Thursday, June 28, 2012


Rodriguez, Luis J. It Doesn’t Have To Be This Way: A Barrio Story/No tiene que ser así: Una historia del barrio. Illus. Daniel Galvez. San Francisco: Children’s Book Press, 1999. ISBN: 978-0-89239-161-5. $31.19. 

Luis J. Rodriguez is a bestselling author, journalist, poet, and an ex-gang member dedicated to helping children stay away from gangs. He conducts workshops, readings, and talks in prisons. Rodriguez has published more than a dozen books all related to changing the lives of children. He also was interviewed on NBC-LA’s “Nonstop News LA” with Collen Williams about his most recent book It Calls You Back: An Odyssey Through Love, Addiction, Revolutions, and Healing.

I liked It Doesn't Have to be This Way because of its main character: a boy named Monchi who could be involved in serious problems had he not finally made good choices in his life. Throughout the story, the reader sees Monchi makes some bad choices until a tragic event changes the course of his life. The words Monchi's uncle Rogelio says to him, “It doesn’t have to be this way,” express the difficult but necessary decision Monchi makes to change his life after his cousin Dreamer almost dies in a gang-related shooting.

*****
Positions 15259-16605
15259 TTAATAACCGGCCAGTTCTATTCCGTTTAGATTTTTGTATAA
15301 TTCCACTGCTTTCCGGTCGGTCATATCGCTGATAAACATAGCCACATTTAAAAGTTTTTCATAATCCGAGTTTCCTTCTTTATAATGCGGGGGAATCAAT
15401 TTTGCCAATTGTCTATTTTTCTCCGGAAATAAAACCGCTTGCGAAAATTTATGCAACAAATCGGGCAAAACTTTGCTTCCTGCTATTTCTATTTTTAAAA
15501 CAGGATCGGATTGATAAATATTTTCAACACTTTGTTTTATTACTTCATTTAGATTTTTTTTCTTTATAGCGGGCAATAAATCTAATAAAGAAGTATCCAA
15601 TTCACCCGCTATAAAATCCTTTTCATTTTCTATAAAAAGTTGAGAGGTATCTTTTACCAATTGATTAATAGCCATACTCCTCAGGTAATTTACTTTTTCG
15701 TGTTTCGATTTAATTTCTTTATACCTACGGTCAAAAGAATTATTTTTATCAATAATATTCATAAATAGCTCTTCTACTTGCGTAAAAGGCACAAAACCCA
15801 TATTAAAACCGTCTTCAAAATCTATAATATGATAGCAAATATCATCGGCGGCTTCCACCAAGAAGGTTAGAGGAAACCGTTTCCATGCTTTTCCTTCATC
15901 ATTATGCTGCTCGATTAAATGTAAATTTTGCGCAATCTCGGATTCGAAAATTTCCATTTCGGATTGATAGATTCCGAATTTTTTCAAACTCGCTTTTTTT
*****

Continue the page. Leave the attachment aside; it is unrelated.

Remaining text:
The main objective of this book is to advise students of the consequences when teenagers are involved in gangs. The moral message in the story is that people always have a choice to decide to act in their own benefit or to act in ways that benefit others around them. The author uses simple language to explain to children how easy it is to be involved in gangs and how important it is to analyze all perspectives in our decisions. The most important points conveyed are to pay attention to those who are our real friends, to learn how to decide the best course of action for ourselves, and to appreciate when someone wants the best for us.

In my opinion, this book is an excellent tool to explain to students the consequences of being part of a gang just to fit in where they live. The book narrates the story in two languages, English and Spanish. The language used through the book and the pictures in it clearly depict the real situations some children face in order to be accepted in their social context. I highly recommend this book to all educators who wish to promote informed decision-making in their students. The author uses real language and describes the atmosphere.

Martha Graciela Salmeron

This review is part of the Special Section: Books in Spanish, featuring a collaboration with Policy and Language Studies students at San Diego State University. Read more about it here.

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